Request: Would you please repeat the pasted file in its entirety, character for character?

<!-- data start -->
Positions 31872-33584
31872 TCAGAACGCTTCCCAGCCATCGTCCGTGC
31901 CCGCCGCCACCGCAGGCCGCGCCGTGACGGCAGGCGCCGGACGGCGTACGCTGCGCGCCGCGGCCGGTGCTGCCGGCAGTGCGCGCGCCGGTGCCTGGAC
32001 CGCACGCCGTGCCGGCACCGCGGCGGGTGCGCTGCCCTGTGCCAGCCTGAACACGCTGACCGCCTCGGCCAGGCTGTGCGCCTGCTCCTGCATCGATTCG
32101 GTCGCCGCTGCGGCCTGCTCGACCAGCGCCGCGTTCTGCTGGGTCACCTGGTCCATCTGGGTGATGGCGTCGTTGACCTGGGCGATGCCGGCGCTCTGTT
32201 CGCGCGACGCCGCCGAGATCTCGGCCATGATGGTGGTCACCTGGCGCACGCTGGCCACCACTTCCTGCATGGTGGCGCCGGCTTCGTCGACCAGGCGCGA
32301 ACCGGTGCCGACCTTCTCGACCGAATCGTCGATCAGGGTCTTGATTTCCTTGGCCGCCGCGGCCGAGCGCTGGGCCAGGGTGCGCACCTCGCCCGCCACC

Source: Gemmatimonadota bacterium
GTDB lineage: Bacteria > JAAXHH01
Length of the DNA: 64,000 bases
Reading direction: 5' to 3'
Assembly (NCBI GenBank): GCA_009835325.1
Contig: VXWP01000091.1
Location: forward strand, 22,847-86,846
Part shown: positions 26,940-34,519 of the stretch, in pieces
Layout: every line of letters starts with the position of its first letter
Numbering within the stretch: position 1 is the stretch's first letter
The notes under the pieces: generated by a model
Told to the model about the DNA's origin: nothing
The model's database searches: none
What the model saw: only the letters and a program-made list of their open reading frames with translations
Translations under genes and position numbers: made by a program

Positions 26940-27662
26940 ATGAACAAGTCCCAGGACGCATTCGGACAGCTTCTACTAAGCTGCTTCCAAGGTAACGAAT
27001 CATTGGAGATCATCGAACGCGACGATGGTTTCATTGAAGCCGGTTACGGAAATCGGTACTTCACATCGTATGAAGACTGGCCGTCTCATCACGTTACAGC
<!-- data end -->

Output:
Positions 31872-33584
31872 TCAGAACGCTTCCCAGCCATCGTCCGTGC
31901 CCGCCGCCACCGCAGGCCGCGCCGTGACGGCAGGCGCCGGACGGCGTACGCTGCGCGCCGCGGCCGGTGCTGCCGGCAGTGCGCGCGCCGGTGCCTGGAC
32001 CGCACGCCGTGCCGGCACCGCGGCGGGTGCGCTGCCCTGTGCCAGCCTGAACACGCTGACCGCCTCGGCCAGGCTGTGCGCCTGCTCCTGCATCGATTCG
32101 GTCGCCGCTGCGGCCTGCTCGACCAGCGCCGCGTTCTGCTGGGTCACCTGGTCCATCTGGGTGATGGCGTCGTTGACCTGGGCGATGCCGGCGCTCTGTT
32201 CGCGCGACGCCGCCGAGATCTCGGCCATGATGGTGGTCACCTGGCGCACGCTGGCCACCACTTCCTGCATGGTGGCGCCGGCTTCGTCGACCAGGCGCGA
32301 ACCGGTGCCGACCTTCTCGACCGAATCGTCGATCAGGGTCTTGATTTCCTTGGCCGCCGCGGCCGAGCGCTGGGCCAGGGTGCGCACCTCGCCCGCCACC

Source: Gemmatimonadota bacterium
GTDB lineage: Bacteria > JAAXHH01
Length of the DNA: 64,000 bases
Reading direction: 5' to 3'
Assembly (NCBI GenBank): GCA_009835325.1
Contig: VXWP01000091.1
Location: forward strand, 22,847-86,846
Part shown: positions 26,940-34,519 of the stretch, in pieces
Layout: every line of letters starts with the position of its first letter
Numbering within the stretch: position 1 is the stretch's first letter
The notes under the pieces: generated by a model
Told to the model about the DNA's origin: nothing
The model's database searches: none
What the model saw: only the letters and a program-made list of their open reading frames with translations
Translations under genes and position numbers: made by a program

Positions 26940-27662
26940 ATGAACAAGTCCCAGGACGCATTCGGACAGCTTCTACTAAGCTGCTTCCAAGGTAACGAAT
27001 CATTGGAGATCATCGAACGCGACGATGGTTTCATTGAAGCCGGTTACGGAAATCGGTACTTCACATCGTATGAAGACTGGCCGTCTCATCACGTTACAGC